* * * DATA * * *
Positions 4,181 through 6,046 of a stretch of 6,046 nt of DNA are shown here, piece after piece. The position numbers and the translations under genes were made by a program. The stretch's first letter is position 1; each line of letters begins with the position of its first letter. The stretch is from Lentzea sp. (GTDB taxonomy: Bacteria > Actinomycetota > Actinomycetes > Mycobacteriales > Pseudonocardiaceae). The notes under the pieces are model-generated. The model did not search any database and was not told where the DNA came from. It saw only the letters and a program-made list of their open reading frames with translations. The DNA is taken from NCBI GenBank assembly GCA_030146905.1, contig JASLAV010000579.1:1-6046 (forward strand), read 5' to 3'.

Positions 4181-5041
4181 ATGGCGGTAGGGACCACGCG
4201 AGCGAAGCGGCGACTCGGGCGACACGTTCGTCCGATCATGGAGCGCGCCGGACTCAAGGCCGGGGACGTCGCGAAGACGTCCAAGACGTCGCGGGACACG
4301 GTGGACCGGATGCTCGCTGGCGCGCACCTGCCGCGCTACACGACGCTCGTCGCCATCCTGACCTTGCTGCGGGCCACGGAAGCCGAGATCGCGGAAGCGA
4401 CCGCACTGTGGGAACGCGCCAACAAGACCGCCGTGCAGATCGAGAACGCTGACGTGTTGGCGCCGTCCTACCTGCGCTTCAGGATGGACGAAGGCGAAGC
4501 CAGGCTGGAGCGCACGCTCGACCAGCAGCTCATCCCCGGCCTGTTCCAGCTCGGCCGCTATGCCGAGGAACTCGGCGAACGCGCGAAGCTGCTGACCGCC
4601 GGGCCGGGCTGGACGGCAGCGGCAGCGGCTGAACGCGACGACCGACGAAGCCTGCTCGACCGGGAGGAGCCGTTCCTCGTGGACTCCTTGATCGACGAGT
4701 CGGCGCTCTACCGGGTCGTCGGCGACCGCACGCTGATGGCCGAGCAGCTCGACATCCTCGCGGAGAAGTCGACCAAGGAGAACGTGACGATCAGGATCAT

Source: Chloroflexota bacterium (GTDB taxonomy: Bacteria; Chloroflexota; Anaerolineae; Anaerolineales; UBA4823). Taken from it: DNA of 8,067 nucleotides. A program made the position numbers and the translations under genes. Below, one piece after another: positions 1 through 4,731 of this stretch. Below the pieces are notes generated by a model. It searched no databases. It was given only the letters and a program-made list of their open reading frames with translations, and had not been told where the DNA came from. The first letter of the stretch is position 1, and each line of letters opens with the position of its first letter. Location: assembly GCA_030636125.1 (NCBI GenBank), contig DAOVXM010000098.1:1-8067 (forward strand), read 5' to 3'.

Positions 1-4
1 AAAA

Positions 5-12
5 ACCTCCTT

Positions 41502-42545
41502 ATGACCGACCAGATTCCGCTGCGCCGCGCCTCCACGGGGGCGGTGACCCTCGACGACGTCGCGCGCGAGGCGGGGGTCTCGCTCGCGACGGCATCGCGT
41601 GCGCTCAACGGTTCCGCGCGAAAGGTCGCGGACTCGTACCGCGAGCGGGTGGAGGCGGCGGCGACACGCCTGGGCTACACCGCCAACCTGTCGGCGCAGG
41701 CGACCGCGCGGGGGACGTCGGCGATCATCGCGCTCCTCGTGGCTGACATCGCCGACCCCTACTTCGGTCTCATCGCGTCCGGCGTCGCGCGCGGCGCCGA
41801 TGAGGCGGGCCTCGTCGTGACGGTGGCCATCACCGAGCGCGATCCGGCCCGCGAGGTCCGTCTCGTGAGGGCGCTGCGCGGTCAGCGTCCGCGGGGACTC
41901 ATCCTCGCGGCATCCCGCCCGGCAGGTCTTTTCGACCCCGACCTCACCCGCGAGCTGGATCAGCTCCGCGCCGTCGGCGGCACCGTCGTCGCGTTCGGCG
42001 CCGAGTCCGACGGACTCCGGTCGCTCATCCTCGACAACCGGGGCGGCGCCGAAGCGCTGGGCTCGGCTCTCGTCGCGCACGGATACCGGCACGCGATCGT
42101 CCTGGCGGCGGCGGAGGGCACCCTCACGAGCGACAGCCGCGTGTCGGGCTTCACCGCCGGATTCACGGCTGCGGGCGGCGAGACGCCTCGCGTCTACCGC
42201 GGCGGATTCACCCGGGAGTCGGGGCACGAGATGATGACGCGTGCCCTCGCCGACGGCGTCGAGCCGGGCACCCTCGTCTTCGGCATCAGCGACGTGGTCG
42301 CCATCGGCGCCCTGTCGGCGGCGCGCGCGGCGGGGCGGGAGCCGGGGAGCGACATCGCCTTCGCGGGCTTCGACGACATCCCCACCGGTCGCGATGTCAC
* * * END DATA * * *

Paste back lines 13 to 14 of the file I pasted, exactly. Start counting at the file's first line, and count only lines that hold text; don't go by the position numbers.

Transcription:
Positions 5-12
5 ACCTCCTT